Aug 072019
 
This is a post about listedness: what is the nature of the idiosyncratic information that is listed in the grammar. In traditional, lexicalist approaches, the listed atoms were lexical items. A lexical item contained, at minimum, a phonological form, a semantic interpretation, … [read more]
Jun 082019
 
There's been a fair amount of generative linguistics work over the past 15 years or so that identifies itself as "morphosemantics." There are several reasons why I don't think morphosemantics is a coherent notion. In this post, I'd like to detail some of these reasons. You've probably heard ~1.5 of them before, though, so if that's the case feel free to skip ahead as needed. The first reason is conceptual. As already discussed on this blog, … [read more]
Mar 052019
 
Here is a paper by Canaan Breiss and Bruce Hayes (I will refer to the paper as B&H). To offer a brief summary of B&H’s main empirical point, it shows that the choice of syntactic ‘structure’ (i.e., both the choice of terminals and their arrangement) is probabilistically biased towards avoiding phonotactically problematic sequences … [read more] blogpost: Adventures in modularity, phonological optimization edition”
Feb 212019
 
This is another post, much like this one (and very much inspired by it), that is more about professional development / career issues, and less about linguistics. So if this kind of thing interests you less, maybe skip this one. One thing that academics have to periodically do throughout their careers is write various kinds of "statements" about what they've done so far, and what they're going to do in the future. … [read more]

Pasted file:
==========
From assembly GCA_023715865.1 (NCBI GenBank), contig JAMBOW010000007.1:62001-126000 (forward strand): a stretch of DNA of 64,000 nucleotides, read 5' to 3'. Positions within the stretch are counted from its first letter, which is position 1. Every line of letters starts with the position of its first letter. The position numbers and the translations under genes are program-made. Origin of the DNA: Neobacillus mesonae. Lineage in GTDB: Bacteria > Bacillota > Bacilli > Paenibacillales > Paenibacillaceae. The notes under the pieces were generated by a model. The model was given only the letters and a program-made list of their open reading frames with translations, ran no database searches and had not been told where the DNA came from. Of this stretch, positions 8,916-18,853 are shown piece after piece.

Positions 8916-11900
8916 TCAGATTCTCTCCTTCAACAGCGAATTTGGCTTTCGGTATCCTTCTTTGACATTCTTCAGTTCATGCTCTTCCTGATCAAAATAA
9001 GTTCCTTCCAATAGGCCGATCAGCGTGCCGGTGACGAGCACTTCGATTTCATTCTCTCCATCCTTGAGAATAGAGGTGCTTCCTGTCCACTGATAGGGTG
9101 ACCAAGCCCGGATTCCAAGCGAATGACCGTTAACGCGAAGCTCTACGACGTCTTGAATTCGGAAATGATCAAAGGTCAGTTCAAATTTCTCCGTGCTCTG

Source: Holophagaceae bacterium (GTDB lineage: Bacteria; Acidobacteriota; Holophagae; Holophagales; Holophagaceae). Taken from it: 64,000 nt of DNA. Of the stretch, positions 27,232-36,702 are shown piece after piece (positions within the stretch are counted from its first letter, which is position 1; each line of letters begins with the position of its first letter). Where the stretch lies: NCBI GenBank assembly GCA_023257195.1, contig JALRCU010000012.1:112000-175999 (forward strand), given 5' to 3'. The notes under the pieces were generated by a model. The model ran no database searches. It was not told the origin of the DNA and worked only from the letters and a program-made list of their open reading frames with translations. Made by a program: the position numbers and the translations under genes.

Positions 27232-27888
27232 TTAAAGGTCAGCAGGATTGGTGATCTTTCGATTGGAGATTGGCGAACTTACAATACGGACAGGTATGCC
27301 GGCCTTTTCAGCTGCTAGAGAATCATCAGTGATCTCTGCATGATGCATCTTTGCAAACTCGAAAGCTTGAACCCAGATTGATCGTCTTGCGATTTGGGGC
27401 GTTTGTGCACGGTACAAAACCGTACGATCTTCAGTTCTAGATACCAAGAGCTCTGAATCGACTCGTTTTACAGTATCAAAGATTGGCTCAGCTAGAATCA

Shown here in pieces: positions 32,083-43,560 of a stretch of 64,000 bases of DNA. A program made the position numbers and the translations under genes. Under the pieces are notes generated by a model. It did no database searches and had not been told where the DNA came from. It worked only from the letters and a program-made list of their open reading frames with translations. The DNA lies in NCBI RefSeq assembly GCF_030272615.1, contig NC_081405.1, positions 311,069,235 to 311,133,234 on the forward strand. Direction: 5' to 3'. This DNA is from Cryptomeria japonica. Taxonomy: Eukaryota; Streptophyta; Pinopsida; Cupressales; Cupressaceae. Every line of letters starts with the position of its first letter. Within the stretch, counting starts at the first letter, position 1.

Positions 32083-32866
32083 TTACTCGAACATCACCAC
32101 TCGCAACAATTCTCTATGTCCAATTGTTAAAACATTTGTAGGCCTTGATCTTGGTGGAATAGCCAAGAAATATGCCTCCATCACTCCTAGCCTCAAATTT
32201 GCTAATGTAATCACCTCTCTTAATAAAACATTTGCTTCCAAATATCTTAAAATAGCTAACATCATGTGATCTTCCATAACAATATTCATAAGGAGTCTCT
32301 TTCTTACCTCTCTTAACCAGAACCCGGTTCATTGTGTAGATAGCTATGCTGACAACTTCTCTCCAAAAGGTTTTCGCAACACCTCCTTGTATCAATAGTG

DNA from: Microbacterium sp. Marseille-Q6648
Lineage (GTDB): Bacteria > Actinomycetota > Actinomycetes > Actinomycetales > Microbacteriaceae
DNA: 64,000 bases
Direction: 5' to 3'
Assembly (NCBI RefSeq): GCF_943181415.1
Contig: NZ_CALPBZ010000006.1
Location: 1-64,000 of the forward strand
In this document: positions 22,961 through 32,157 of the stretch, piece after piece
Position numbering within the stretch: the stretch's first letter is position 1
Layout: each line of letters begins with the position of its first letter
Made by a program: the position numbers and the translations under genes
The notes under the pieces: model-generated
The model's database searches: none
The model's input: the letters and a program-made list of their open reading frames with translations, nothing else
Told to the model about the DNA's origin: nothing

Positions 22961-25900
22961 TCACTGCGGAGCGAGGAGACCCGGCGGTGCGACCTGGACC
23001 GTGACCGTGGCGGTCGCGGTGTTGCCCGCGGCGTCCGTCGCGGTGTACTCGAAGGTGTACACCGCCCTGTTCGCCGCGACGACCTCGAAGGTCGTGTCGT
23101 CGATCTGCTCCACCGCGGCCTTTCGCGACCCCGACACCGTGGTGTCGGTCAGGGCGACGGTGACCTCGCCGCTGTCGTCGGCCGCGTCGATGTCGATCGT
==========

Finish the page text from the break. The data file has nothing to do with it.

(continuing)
blogpost: Kudos

 Posted by on 01/29/2019  1 Response »
Jan 292019
 
I just stumbled upon this: ... Notice the "Published in" field: Lisa Selkirk and Angelika Kratzer have made it publicly known that this paper received a rejection in its very first round of review from Language. I don't think it can be overstated how important it is for senior people to share … [read more]
Jan 072019
 
There is a rather persistent confusion in current linguistic literature that I would like to highlight, between what syntax is (the component of grammar responsible for those computations that are not reducible to sound and to meaning) vs. what syntax looks like (constituents, phrases, complementation, specifiers, c‑command, etc.). One can see this confusion … [read more] blogpost: What syntax is vs. what syntax looks like”

blogpost: The Second Syntax

 Posted by on 11/24/2018  28 Responses »
Nov 242018
 
DISCLAIMER: I don’t think the following thoughts are particularly “revolutionary” – i.e., I imagine other people have thought (and maybe said) the same things before. But for what it’s worth, I’m a syntactician who has been in linguistics for years and I’ve only recently come to realize these things; so perhaps there are others like  … [read more] blogpost: The Second Syntax”
Oct 102018
 
There are several reasons why I started my own blog, after blogging over on Norbert Hornstein’s Faculty of Language (FoL) for a while. One of them is that I found the thematic content of my posts was actually not a terribly good fit for FoL. Norbert is very interested in big-picture cogsci and … [read more] blogpost: Pre-linguistic atoms + syntax ≠ human language”